# Functions with a bang!

I’m currently going through this excellent book on getting started with Julia, and I’ve run into a behavior I don’t quite understand. The book provides this example of a function that overwrites its inputs:

``````function addone!(a)
for i in 1:length(a)
a[i] += 1
end
end
``````

Now any input gets overwritten by adding one to it:

``````julia> x = [1 2 3];

julia> x
1×3 Matrix{Int64}:
2  3  4
``````

Above, we see that every element of `x` now has 1 added to it.

To me, the loop in the function above looks like just an unnecessary bit of clutter, so I attempted to rewrite the function as follows:

``````function my_addone!(a)
a = a .+ 1
end
``````

Now when I try to use `my_addone!` in the same way that I used `addone!` above, I find that the behavior is different:

``````julia> x = [1 2 3];

julia> x
1×3 Matrix{Int64}:
1  2  3
``````

Why is it that the function only overwrites the input if there’s a loop inside the function? I feel like I’m missing some fundamental principle.

No worries, you did well. You just missed a little dot:

``````function my_addone!(a)
a .= a .+ 1
end
``````

will do.

I thought I find a section about why your version copies the result, but I didn’t found it. So I just tell you that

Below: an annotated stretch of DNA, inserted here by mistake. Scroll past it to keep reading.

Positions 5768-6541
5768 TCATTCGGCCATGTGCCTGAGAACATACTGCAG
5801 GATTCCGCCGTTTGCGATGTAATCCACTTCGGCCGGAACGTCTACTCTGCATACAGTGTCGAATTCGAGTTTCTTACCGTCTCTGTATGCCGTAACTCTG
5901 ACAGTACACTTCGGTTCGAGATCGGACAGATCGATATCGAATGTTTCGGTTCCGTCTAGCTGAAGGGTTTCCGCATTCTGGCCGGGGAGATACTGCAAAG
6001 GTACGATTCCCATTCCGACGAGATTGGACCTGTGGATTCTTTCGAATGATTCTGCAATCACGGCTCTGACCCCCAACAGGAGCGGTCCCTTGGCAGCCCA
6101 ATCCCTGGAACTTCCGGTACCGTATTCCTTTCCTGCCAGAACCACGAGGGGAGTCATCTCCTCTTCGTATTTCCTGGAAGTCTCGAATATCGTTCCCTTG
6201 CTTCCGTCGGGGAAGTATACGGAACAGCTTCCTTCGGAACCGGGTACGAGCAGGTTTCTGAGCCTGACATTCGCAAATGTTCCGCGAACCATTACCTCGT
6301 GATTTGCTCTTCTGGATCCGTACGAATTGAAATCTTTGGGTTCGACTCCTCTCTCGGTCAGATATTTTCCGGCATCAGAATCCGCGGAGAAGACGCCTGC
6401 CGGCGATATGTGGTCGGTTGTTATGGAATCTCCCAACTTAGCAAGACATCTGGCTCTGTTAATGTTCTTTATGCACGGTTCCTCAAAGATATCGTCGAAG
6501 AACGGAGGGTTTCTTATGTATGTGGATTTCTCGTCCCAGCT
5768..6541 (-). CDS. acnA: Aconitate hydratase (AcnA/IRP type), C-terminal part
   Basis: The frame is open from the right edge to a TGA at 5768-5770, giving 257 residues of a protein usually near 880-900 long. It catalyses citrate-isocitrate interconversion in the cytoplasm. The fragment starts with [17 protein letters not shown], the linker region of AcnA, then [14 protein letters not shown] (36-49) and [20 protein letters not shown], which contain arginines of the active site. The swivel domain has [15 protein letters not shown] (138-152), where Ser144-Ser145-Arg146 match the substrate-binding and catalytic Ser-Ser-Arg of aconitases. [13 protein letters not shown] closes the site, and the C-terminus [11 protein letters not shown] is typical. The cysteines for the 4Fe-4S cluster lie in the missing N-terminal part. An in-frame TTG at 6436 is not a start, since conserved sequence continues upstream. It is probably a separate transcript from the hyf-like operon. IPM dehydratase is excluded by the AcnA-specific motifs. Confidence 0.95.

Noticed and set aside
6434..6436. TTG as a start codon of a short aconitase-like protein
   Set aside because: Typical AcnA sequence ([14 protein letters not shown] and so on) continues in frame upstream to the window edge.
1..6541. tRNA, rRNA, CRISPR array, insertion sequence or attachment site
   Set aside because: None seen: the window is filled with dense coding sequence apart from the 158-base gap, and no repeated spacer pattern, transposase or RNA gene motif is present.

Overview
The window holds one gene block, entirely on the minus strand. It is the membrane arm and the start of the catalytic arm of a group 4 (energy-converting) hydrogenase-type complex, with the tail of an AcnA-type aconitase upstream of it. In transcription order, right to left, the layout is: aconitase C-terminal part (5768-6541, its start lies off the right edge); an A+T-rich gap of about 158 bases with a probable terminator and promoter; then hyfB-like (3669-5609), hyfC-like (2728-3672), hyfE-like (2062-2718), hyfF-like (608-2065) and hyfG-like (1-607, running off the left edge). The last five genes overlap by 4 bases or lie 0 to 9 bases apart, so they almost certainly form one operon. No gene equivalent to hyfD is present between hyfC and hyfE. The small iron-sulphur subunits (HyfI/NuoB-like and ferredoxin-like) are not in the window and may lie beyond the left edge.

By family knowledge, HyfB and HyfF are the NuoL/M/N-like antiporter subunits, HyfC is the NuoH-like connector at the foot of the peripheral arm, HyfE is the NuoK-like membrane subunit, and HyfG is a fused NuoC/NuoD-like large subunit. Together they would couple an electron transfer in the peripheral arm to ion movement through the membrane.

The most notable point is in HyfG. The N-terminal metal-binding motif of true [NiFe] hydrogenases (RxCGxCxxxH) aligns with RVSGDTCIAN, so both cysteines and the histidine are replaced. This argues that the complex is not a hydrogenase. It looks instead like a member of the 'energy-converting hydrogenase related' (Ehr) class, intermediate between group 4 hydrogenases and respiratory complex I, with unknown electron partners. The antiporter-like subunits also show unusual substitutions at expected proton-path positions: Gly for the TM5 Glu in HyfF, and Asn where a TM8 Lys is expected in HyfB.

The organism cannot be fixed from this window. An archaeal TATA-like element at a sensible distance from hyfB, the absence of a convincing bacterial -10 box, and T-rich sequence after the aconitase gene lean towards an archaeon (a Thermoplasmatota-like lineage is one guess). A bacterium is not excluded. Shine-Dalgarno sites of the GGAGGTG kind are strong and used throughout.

``````a .+ 1
``````

creates a new array, which is than assigned to `a`. … aah I give up, @lmiq does a better job

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With the `dot` above, the `a .= a .+ 1` is a syntax sugar for the same loop of the original function. Without the dot, `a = a .+ 1` creates a new array from the result of `a .+ 1` (with the elements with 1 added), but assigns that label `a` to this new array. The fact that the label `a` was “taken” does not matter here, that is equivalent to `b = a .+ 1` where `b` is the label of the newly created array.

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The best source of info about that is probably this post: More Dots: Syntactic Loop Fusion in Julia

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Many thanks, @oheil and @lmiq! Your explanations are very clear.

I see that my attempt with `=` was just making a copy that happened to have the same name as the input `a`, whereas `.=` is shorthand that overwrites each element of `a`. Very cool!

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To contribute nothing more than a name, this behaviour is called variable shadowing.

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